The ability of the system to measure micro-influxes and losses (< 2 bbl) provides two essential benefits: the influx or loss is minimized, and with quick and accurate detection, the drilling team is able to react properly and effectively, which increases safety and efficiency.

Drilling with applied backpressure avoided the need to increase the mud weight. As the industry's standard response to an influx, increasing mud weight is the only real tool a drilling team has if they are not using a closed loop circulating system.

Closing the loop with an RCD enables the application of backpressure. This addition to the conventional equation is a powerful component. On this well, it provided the drilling team with the ability to manage drilling parameters without increasing the mud weight.

A notable advantage of the MPD system was the ability to monitor effectiveness of lost circulation material (LCM) treatment while circulating the pill. Two total losses events occurred while MPD system was on site. Using reliable and highly accurate in-flow and out-flow measurements, the effectiveness of LCM on reducing losses could be seen in real time. As a result, the drilling team was able to minimize the amount of time needed to determine if the well had stabilized and thus resume drilling.

A more accurate understanding of pore pressure and fracture gradient was also a key benefit of the MPD system. One of the key findings was confirmation of the system's ability to test the upper and lower limits of the drilling window to more accurately determine the pressure regime.

The information is important to future wells in helping optimize the well design and drilling operations as much as possible. An excellent example of this occurred when a pore pressure test was conducted using the MPD system to gradually decrease the backpressure to determine the limit of the drilling window.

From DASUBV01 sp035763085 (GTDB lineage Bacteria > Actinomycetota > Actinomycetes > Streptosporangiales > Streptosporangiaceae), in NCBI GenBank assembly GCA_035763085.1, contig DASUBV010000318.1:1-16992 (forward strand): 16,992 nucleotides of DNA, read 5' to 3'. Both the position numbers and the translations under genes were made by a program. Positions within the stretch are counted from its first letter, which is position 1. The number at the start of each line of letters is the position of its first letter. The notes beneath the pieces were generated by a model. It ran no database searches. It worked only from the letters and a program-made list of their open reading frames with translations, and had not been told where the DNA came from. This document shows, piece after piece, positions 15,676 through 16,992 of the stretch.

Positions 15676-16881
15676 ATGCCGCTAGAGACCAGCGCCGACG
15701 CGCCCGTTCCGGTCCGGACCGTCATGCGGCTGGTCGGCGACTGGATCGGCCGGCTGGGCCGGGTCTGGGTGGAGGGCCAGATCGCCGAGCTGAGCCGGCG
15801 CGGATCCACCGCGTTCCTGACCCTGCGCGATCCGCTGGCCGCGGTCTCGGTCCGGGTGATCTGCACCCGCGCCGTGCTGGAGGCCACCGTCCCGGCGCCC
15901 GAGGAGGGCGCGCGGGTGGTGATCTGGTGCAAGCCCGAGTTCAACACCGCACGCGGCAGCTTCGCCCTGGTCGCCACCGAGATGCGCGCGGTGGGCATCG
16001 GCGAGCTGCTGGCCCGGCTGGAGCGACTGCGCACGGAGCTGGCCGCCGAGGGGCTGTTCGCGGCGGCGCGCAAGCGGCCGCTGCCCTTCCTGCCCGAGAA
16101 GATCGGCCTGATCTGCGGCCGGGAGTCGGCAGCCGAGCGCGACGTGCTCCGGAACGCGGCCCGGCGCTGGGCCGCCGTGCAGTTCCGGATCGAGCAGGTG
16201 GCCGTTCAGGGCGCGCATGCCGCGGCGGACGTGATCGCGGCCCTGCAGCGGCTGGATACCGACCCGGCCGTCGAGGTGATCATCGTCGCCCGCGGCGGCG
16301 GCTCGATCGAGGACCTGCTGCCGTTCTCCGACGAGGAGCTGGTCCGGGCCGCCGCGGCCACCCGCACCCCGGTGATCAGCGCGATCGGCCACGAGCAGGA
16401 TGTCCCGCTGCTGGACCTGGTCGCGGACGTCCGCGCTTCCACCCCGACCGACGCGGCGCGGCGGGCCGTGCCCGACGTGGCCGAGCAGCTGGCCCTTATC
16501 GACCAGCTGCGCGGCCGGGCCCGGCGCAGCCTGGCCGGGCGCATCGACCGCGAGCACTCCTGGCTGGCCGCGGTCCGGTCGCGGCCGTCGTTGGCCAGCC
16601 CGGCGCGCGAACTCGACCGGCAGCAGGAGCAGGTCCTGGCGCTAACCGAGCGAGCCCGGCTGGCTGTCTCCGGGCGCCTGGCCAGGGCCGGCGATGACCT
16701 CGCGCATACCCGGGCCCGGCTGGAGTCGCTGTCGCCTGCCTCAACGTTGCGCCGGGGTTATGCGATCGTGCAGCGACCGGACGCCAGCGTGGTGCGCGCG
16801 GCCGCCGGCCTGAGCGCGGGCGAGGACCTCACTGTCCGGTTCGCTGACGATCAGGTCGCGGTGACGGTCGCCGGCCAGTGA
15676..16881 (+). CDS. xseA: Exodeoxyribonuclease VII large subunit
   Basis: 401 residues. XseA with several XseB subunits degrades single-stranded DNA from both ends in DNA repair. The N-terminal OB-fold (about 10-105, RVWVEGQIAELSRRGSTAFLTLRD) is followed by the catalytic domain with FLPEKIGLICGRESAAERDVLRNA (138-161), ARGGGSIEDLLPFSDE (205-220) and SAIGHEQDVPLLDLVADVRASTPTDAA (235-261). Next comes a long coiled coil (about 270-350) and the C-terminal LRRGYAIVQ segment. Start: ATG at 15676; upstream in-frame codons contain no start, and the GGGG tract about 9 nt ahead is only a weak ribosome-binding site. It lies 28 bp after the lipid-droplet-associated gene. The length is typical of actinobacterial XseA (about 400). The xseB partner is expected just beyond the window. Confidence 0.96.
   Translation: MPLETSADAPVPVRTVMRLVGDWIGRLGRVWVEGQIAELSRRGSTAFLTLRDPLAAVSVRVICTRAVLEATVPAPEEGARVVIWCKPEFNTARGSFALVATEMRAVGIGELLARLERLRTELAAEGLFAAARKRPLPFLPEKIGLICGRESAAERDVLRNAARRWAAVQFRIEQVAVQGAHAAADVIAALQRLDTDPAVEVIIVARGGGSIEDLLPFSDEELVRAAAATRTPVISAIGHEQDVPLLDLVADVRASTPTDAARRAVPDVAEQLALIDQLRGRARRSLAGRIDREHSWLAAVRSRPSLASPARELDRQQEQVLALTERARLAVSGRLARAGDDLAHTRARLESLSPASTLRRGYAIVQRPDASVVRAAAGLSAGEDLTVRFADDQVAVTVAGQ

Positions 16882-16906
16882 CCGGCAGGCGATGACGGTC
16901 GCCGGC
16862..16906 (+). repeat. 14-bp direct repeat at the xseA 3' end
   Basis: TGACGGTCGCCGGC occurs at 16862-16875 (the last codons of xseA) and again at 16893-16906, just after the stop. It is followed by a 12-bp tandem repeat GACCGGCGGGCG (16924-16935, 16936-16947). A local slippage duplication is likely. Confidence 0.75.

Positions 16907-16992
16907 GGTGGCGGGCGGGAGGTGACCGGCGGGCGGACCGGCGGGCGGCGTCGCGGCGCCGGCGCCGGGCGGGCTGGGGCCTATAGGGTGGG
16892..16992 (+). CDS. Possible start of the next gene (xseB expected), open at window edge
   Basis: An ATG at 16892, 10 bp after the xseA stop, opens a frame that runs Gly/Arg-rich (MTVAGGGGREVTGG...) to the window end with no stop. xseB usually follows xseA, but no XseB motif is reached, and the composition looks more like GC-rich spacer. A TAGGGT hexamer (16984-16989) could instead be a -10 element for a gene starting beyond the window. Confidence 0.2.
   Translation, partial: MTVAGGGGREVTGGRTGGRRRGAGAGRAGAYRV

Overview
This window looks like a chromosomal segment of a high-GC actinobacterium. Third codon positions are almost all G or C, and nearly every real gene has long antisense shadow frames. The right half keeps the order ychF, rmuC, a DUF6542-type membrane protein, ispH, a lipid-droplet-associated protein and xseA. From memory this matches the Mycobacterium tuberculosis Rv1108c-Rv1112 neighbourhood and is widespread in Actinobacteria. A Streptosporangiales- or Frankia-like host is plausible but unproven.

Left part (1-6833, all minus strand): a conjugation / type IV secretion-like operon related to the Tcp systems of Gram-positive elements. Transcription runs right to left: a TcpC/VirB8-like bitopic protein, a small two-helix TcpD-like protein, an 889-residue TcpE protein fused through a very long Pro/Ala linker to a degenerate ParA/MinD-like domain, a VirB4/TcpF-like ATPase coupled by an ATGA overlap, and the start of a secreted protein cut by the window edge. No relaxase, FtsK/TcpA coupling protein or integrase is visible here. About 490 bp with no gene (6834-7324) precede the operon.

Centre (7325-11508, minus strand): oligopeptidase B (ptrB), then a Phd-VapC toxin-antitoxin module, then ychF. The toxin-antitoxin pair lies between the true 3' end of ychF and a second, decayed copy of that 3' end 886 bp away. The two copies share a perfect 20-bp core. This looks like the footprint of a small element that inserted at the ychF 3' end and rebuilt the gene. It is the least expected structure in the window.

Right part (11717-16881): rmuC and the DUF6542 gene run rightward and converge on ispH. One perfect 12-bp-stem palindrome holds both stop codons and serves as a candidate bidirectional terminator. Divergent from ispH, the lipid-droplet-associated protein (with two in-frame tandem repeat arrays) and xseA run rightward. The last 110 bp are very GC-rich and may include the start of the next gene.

Deeper waters of Mexico

The first use of an automated MPD system in the Gulf of Mexico resulted in significant benefits to the success of the drilling operation. The well faced significant challenges familiar to offshore drilling, including variations in pore pressure, depleted reservoirs and in many cases, highly fractured carbonates typified by total circulation losses.

These conditions greatly increase drilling time with lost circulation and/or gas influxes in high pressure formations, well control processes, stuck pipe, deviated wells, and in some cases result in well abandonment.

These were all concerns in drilling this development well in a field where reserves are at 16,000 ft (5,000 m) or deeper, and at pressures of about 10,650 psi (750 kg/cm2) and temperatures of 340° F (170° C). The automated MPD system was implemented to mitigate these problems.

The automated MPD system requires a small footprint and does not constrain conventional rig operations.

The primary MPD objective was to provide an alternative technology for reaching total depth in the 8½-in. production section with as little NPT as possible. In doing so, the automatic monitoring and response capabilities would identify and control undesirable events such as influxes, losses, and ballooning. The MPD system would allow strict control over bottomhole circulating pressure and find a balance point that would make it possible to minimize losses and possible influxes.